Blacklistable anonymous credentials: Blocking misbehaving users without TTPs
 In ACM Conference on Computer and Communications Security. ACM
, 2007
"... Several credential systems have been proposed in which users can authenticate to services anonymously. Since anonymity can give users the license to misbehave, some variants allow the selective deanonymization (or linking) of misbehaving users upon a complaint to a trusted third party (TTP). The abi ..."
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Cited by 39 (7 self)
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Several credential systems have been proposed in which users can authenticate to services anonymously. Since anonymity can give users the license to misbehave, some variants allow the selective deanonymization (or linking) of misbehaving users upon a complaint to a trusted third party (TTP). The ability of the TTP to revoke a user’s privacy at any time, however, is too strong a punishment for misbehavior. To limit the scope of deanonymization, systems such as “ecash ” have been proposed in which users are deanonymized under only certain types of welldefined misbehavior such as “double spending. ” While useful in some applications, it is not possible to generalize such techniques to more subjective definitions of misbehavior. We present the first anonymous credential system in which services can “blacklist ” misbehaving users without contacting a TTP. Since blacklisted users remain anonymous, misbehaviors can be judged subjectively without users fearing arbitrary deanonymization by a TTP.
Group Blind Digital Signatures: A Scalable Solution to Electronic Cash
 Financial Cryptography, Second International Conference, 1998, LNCS 1465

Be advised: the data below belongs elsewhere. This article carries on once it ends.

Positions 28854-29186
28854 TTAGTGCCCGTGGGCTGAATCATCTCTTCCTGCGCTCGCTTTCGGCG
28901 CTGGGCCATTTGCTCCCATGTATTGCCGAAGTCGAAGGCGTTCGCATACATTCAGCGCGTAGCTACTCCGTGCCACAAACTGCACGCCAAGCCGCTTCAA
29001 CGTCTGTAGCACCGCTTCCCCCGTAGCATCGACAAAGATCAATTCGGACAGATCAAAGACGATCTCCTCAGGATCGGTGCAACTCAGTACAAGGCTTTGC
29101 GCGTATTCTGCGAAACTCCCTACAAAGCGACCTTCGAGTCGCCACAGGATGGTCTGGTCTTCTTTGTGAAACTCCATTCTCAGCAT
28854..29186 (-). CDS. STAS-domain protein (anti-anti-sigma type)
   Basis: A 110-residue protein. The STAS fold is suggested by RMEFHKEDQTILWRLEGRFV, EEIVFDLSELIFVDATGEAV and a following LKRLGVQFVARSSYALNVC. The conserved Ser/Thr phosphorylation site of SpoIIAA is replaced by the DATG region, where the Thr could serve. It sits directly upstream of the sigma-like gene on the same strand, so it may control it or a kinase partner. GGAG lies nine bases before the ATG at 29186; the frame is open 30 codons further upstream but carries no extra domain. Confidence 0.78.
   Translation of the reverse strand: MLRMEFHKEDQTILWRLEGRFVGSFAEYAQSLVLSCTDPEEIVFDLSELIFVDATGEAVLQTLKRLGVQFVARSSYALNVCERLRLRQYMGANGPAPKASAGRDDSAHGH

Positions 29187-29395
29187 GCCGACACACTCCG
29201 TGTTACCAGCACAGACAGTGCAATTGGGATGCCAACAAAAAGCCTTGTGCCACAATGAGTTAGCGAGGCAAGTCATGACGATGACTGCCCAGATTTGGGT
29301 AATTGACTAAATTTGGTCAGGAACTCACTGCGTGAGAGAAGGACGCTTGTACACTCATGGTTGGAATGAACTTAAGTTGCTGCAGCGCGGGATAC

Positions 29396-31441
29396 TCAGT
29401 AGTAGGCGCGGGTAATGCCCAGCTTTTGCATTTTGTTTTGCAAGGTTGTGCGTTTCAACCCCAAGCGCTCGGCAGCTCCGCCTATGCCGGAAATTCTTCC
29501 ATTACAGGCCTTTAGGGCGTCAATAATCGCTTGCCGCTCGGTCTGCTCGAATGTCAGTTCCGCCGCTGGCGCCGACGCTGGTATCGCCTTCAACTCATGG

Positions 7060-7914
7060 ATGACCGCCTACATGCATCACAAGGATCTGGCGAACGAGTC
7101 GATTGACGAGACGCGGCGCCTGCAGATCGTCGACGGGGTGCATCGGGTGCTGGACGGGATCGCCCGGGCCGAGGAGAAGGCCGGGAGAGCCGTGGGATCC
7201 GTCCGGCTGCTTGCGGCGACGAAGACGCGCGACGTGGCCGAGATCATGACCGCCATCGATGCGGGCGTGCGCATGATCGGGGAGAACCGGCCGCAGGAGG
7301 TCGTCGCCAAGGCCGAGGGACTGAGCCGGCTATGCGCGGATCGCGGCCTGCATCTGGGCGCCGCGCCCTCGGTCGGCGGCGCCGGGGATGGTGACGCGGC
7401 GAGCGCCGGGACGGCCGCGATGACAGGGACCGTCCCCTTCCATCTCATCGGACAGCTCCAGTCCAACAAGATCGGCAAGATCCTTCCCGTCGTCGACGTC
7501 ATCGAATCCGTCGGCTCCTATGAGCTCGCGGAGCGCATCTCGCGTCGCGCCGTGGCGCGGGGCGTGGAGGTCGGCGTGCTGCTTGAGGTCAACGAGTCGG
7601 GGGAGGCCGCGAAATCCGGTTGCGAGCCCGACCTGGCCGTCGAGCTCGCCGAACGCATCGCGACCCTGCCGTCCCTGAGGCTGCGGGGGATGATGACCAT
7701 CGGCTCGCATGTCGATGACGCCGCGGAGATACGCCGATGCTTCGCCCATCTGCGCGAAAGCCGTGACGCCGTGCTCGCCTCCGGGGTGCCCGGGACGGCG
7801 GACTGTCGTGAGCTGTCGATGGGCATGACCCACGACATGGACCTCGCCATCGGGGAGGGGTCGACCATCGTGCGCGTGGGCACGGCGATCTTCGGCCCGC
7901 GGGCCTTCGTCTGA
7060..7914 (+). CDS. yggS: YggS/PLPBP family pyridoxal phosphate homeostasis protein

"... Abstract. In this paper we construct a practical group blind signature scheme. Our scheme combines the already existing notions of blind signatures and group signatures. It is an extension of Camenisch and Stadler’s Group Signature Scheme [5] that adds the blindness property. We show how to use our ..."
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Cited by 30 (3 self)
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Abstract. In this paper we construct a practical group blind signature scheme. Our scheme combines the already existing notions of blind signatures and group signatures. It is an extension of Camenisch and Stadler’s Group Signature Scheme [5] that adds the blindness property. We show how to use our group blind signatures to construct an electronic cash system in which multiple banks can securely distribute anonymous and untraceable ecash. Moreover, the identity of the ecash issuing bank is concealed, which is conceptually novel. The space, time, and communication complexities of the relevant parameters and operations are independent of the group size. 1
The Logic of Authentication Protocols
 Foundations of Security Analysis and Design, LNCS 2171
, 2001
"... This paper is based on a course Syverson taught at the 1st International School on Foundations of Security Analysis and Design (FOSAD'00) in Bertinoro, Italy in September 2000. Cervesato was a student there. The work of the first author was supported by ONR. The work of the second author was support ..."
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Cited by 29 (0 self)